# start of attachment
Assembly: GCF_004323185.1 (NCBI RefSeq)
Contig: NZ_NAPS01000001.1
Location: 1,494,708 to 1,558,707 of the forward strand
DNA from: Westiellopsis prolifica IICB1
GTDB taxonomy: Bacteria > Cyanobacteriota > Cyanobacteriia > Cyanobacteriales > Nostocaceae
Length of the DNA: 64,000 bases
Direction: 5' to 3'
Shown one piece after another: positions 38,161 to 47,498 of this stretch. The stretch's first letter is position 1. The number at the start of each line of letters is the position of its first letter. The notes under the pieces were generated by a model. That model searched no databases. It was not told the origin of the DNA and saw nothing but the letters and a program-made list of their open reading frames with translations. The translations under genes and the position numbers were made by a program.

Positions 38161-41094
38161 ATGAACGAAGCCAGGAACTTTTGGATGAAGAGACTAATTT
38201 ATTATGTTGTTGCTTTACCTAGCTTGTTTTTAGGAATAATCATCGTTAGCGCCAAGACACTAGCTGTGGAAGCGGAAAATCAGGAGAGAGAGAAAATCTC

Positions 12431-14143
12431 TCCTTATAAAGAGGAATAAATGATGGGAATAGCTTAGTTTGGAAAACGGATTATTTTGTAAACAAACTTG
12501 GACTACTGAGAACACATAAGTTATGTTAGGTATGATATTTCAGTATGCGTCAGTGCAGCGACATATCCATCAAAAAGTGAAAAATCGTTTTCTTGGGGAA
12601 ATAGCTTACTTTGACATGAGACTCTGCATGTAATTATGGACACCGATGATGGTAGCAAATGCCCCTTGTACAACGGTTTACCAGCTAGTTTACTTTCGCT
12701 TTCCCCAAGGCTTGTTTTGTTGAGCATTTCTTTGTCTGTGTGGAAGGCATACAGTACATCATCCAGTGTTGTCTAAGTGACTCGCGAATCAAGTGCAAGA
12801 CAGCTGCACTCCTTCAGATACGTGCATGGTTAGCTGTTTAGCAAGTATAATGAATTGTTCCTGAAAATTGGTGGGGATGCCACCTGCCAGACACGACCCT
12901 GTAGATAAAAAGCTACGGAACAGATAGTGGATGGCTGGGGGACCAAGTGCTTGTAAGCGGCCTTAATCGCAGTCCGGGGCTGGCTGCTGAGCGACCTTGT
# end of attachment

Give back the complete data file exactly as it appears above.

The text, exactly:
Assembly: GCF_004323185.1 (NCBI RefSeq)
Contig: NZ_NAPS01000001.1
Location: 1,494,708 to 1,558,707 of the forward strand
DNA from: Westiellopsis prolifica IICB1
GTDB taxonomy: Bacteria > Cyanobacteriota > Cyanobacteriia > Cyanobacteriales > Nostocaceae
Length of the DNA: 64,000 bases
Direction: 5' to 3'
Shown one piece after another: positions 38,161 to 47,498 of this stretch. The stretch's first letter is position 1. The number at the start of each line of letters is the position of its first letter. The notes under the pieces were generated by a model. That model searched no databases. It was not told the origin of the DNA and saw nothing but the letters and a program-made list of their open reading frames with translations. The translations under genes and the position numbers were made by a program.

Positions 38161-41094
38161 ATGAACGAAGCCAGGAACTTTTGGATGAAGAGACTAATTT
38201 ATTATGTTGTTGCTTTACCTAGCTTGTTTTTAGGAATAATCATCGTTAGCGCCAAGACACTAGCTGTGGAAGCGGAAAATCAGGAGAGAGAGAAAATCTC

Positions 12431-14143
12431 TCCTTATAAAGAGGAATAAATGATGGGAATAGCTTAGTTTGGAAAACGGATTATTTTGTAAACAAACTTG
12501 GACTACTGAGAACACATAAGTTATGTTAGGTATGATATTTCAGTATGCGTCAGTGCAGCGACATATCCATCAAAAAGTGAAAAATCGTTTTCTTGGGGAA
12601 ATAGCTTACTTTGACATGAGACTCTGCATGTAATTATGGACACCGATGATGGTAGCAAATGCCCCTTGTACAACGGTTTACCAGCTAGTTTACTTTCGCT
12701 TTCCCCAAGGCTTGTTTTGTTGAGCATTTCTTTGTCTGTGTGGAAGGCATACAGTACATCATCCAGTGTTGTCTAAGTGACTCGCGAATCAAGTGCAAGA
12801 CAGCTGCACTCCTTCAGATACGTGCATGGTTAGCTGTTTAGCAAGTATAATGAATTGTTCCTGAAAATTGGTGGGGATGCCACCTGCCAGACACGACCCT
12901 GTAGATAAAAAGCTACGGAACAGATAGTGGATGGCTGGGGGACCAAGTGCTTGTAAGCGGCCTTAATCGCAGTCCGGGGCTGGCTGCTGAGCGACCTTGT